Author Biographical Information

Alessandra Sarcona, EdD, RDN; Associate Professor of Nutrition, West Chester University of Pennsylvania Dara Dirhan, EdD, MPH, RDN, LDN; Associate Professor of Nutrition, West Chester University of Pennsylvania


Intuitive eating (IE), an evidence-based, weight-inclusive, hunger-based, and mind-body health approach, is critical for dietitians to know and practice when working with clients to manage their health. Yet, many dietitians are not familiar with the practice of IE, stemming from a lack of training in their dietetics curriculum. The purpose of this mixed-methods study was to investigate the outcomes of creating pedagogical activities incorporating IE education into a senior-level Professional Skills in Dietetics course (Intervention Group [IG]) on students’ eating behaviors, body esteem, and self-efficacy to provide effective nutrition counseling and compare it to junior-level dietetics students in a course not receiving the IE education (Control Group [CG]). Sixty-seven students completed the pre-and post-survey including the Intuitive Eating Scale-2 and Body-Esteem Scale for Adolescents and Adults. Students in the IG showed significant improvements in IE scores pre-to post-course, and there was a significant difference in IE post scores between IG and CG; however, the post-pre-IG versus post-pre-CG scores for IE and body esteem showed no significance. High IE scores among IG were associated with higher levels of body esteem, and no correlation was found within the CG. This study also noted the IG embraced IE principles, which led them to have a more positive relationship with food and increased their self-efficacy to be more effective nutrition counselors. Dietetics programs have a unique opportunity to include the topic of IE in any number of existing courses in the dietetics curriculum. As such, teaching about IE in the undergraduate dietetics curriculum and providing community-engaged learning for students to apply this skill prepares students to be effective nutrition counselors as future dietitians.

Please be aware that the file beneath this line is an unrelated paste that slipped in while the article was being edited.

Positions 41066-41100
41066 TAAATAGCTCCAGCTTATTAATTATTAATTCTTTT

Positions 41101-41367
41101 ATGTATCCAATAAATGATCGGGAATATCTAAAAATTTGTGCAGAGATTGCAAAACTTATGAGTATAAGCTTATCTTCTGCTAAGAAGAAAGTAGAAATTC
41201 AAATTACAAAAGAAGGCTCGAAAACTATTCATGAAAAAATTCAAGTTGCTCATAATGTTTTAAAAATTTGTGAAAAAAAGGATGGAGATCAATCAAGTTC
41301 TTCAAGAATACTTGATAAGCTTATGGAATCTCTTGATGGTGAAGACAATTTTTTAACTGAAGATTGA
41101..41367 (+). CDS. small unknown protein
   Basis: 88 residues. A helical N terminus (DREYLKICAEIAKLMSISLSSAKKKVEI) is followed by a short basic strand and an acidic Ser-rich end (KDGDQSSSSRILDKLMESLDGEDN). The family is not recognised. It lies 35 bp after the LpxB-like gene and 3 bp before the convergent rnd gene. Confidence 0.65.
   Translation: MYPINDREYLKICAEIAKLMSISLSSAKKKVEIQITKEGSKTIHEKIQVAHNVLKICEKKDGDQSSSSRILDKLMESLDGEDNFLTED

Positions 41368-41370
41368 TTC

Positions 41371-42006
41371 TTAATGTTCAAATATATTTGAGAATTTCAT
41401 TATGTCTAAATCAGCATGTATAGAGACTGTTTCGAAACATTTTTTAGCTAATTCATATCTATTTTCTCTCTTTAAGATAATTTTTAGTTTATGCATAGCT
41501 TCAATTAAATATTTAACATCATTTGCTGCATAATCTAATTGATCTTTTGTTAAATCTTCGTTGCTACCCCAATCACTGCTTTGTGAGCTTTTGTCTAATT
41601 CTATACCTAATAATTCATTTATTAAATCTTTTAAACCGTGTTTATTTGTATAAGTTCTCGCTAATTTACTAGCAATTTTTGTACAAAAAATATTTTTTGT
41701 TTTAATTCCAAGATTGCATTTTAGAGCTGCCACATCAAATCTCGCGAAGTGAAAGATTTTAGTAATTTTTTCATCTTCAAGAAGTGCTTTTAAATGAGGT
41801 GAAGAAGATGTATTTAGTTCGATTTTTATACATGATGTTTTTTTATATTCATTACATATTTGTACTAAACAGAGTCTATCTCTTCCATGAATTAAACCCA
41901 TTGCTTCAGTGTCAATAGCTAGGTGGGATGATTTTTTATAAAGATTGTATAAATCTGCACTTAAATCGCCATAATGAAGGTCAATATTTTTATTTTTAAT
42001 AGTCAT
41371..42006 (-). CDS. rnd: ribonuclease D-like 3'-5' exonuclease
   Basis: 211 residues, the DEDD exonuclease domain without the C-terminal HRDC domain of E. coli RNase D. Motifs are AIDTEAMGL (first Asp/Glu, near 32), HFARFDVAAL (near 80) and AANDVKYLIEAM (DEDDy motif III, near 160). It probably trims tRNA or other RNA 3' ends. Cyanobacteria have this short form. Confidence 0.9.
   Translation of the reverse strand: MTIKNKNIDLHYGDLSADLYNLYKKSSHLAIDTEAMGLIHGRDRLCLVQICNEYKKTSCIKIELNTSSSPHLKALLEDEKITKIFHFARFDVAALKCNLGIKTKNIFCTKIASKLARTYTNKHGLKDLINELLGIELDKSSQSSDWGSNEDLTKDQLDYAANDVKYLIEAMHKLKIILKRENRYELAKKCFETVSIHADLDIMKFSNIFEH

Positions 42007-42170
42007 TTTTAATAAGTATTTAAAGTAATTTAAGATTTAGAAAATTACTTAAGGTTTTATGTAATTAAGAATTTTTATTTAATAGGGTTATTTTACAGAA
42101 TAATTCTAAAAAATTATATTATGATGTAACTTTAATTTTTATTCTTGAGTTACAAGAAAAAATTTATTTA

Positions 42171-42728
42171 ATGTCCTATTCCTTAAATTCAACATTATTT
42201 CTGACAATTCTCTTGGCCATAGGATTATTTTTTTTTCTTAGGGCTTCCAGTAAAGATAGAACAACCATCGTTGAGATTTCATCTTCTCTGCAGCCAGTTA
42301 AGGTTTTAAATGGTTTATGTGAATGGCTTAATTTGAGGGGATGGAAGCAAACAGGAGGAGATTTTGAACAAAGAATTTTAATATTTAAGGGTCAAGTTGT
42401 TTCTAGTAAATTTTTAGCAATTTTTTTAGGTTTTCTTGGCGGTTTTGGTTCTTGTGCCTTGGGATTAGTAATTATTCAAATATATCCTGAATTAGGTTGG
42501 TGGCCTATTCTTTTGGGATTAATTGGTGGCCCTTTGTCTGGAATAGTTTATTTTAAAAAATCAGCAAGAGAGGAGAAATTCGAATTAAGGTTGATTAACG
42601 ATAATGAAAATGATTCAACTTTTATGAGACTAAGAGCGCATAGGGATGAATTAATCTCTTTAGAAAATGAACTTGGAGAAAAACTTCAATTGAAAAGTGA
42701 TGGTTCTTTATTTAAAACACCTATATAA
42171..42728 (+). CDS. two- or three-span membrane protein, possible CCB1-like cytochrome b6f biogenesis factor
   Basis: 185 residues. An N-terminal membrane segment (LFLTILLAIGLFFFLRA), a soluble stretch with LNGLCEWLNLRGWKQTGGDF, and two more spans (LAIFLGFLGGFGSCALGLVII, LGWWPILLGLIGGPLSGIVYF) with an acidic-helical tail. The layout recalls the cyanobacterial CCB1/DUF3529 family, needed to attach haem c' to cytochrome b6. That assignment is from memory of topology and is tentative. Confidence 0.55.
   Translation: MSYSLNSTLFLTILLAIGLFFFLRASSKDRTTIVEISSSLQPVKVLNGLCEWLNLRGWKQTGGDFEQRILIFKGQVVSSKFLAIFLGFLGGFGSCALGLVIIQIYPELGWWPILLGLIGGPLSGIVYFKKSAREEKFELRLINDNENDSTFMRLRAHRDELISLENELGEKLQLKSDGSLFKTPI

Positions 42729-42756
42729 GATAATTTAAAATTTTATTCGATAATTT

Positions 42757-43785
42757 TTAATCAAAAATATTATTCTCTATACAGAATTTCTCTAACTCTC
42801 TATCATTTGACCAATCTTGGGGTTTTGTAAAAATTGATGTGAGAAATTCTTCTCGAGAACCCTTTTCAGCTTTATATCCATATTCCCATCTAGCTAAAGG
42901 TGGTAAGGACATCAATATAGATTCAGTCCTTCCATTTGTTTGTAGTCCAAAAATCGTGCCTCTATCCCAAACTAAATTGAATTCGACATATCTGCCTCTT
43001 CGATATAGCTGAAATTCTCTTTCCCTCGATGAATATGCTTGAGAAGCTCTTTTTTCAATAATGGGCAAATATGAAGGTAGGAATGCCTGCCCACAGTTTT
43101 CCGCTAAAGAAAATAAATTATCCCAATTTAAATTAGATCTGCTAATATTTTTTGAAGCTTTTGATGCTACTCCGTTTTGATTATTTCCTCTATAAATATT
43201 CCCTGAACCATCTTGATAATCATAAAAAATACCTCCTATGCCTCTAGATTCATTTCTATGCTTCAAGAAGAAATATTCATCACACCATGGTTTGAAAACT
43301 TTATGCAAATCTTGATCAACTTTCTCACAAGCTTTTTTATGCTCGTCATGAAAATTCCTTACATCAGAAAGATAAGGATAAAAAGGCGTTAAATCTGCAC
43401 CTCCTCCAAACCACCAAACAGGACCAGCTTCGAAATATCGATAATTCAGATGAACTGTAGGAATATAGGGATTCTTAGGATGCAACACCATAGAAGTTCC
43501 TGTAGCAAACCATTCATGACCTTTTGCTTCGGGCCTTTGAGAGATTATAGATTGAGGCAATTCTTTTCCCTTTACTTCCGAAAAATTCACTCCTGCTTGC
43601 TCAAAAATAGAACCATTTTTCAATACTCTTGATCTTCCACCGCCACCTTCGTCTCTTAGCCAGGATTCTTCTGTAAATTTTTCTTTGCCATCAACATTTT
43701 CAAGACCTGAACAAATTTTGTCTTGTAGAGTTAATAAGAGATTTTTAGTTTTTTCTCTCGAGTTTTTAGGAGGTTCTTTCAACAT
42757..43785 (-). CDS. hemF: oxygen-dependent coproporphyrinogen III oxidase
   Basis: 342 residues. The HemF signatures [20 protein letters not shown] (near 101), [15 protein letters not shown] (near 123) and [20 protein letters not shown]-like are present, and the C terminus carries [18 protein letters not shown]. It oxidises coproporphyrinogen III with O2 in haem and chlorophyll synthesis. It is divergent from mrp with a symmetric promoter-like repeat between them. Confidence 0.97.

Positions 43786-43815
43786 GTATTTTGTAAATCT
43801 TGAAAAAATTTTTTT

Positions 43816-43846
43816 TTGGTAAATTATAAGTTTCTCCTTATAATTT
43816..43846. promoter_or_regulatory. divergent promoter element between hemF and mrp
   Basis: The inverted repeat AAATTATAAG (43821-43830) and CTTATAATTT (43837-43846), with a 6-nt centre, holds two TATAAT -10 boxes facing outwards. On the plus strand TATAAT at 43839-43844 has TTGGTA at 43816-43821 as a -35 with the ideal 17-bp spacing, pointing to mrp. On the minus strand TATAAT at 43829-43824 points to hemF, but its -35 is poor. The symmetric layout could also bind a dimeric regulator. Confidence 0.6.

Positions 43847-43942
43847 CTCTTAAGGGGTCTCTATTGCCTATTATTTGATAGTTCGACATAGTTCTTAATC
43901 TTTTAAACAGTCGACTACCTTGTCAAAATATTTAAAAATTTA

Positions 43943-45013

To view the content in your browser, please download Adobe Reader or, alternately,
you may Download the file to your hard drive.

NOTE: The latest versions of Adobe Reader do not support viewing PDF files within Firefox on Mac OS and if you are using a modern (Intel) Mac, there is no official plugin for viewing PDF files within the browser window.